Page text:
New Zealand Law Society - Tribunals Aotearoa: from the desk of Janet Robertshawe, head of the Disputes Tribunal

Tribunals Aotearoa: from the desk of Janet Robertshawe, head of the Disputes Tribunal

Tribunals Aotearoa: from the desk of Janet Robertshawe, head of the Disputes Tribunal
Janet Robertshawe catching up with friends at the local Waitangirua market

Head of the Disputes Tribunal, Janet Robertshawe offers a valuable insight into the development of Tribunals Aotearoa as well as sharing her own career pathway and the many great opportunities the Tribunal sphere offers those who may be seeking a change of direction.

Janet Robertshawe, Principal Disputes Referee and Deputy Chair of Tribunals Aotearoa, recently sat down with LawTalk to discuss the growing role of the Disputes Tribunal, the recent creation of Tribunals Aotearoa and the opportunity that tribunals present for enhancing access to civil justice.

The growth of the Disputes Tribunal

Since 1989, the Disputes Tribunal has been working at the front door of the courts, dealing with the many small claims that arise when everyday dealings do not work out as planned. The Tribunal was designed by important thinkers such as Sir Geoffrey Palmer and disputes resolution expert Jane Chart, Janet Robertshawe said.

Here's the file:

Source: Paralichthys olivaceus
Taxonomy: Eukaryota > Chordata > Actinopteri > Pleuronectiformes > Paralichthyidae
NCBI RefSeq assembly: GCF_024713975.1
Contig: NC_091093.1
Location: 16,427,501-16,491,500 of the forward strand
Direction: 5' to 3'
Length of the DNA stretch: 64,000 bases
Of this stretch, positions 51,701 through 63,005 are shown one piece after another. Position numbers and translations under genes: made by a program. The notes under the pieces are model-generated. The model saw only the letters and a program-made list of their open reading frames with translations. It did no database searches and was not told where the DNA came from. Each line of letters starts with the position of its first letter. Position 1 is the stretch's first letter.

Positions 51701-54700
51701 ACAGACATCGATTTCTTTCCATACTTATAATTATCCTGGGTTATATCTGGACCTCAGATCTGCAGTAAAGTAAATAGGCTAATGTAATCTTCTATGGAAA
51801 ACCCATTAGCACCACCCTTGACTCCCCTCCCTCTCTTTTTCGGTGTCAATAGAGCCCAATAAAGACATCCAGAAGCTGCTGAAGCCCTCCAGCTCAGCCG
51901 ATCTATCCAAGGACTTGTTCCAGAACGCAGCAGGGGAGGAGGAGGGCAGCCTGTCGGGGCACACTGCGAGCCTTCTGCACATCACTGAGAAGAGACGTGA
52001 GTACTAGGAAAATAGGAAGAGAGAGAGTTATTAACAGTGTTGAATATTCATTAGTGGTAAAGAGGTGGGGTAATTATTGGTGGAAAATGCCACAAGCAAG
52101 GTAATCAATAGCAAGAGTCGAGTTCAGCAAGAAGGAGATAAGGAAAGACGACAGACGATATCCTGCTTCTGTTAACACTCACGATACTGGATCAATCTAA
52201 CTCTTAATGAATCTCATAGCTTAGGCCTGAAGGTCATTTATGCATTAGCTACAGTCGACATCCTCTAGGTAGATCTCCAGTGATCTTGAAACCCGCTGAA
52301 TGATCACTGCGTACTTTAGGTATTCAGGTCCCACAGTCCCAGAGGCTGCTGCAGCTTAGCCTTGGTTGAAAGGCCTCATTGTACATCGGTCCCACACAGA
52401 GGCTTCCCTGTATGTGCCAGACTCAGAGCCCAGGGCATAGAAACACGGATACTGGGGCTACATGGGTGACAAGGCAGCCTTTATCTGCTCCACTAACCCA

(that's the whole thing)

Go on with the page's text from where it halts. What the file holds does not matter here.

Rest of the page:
“The Disputes Tribunal pilot began for claims of just $1,000.00. The quick and accessible process, the exclusion of legal representation and the mixed model of settlement and adjudication were unique factors in establishing a pragmatic and efficient process that avoided the cost of a lawyer and the time involved in court proceedings.”

The success of the model has seen the jurisdiction expand over 35 years to $30,000, with a Rules Committee recommendation to go further – up to $70,000 as of right, or $100,000 by consent. There are approximately 65 Referees throughout the country. The Tribunal handles 12,500 claims a year, about 50% of which are resolved by agreement either before or at a hearing. In 2023, the Tribunal received claims to the value of $106,000,000.00.

The establishment of Tribunals Aotearoa

The Disputes Tribunal is one of an estimated 100 tribunals and authorities operating in New Zealand, managed by a number of different ministries and agencies. They share many issues of common concern, and between them have a considerable pool of knowledge and experience. Last year, Tribunals Aotearoa was established by a collaboration of 36 of the main civil, administrative and professional/licensing bodies, to consider the issues and to benefit from information sharing.

Janet Robertshawe in her woolshed in Porirua

The development of Tribunals Aotearoa comes at a time of significant focus on improving access to civil justice in New Zealand led by the Wayfinding for Civil Justice advisory group chaired by Dr Bridgette Toy-Cronin from the University of Otago Te Whare Wānanga o Otāgo. This work is expected to result in the establishment of a National Civil Justice Observatory later this year.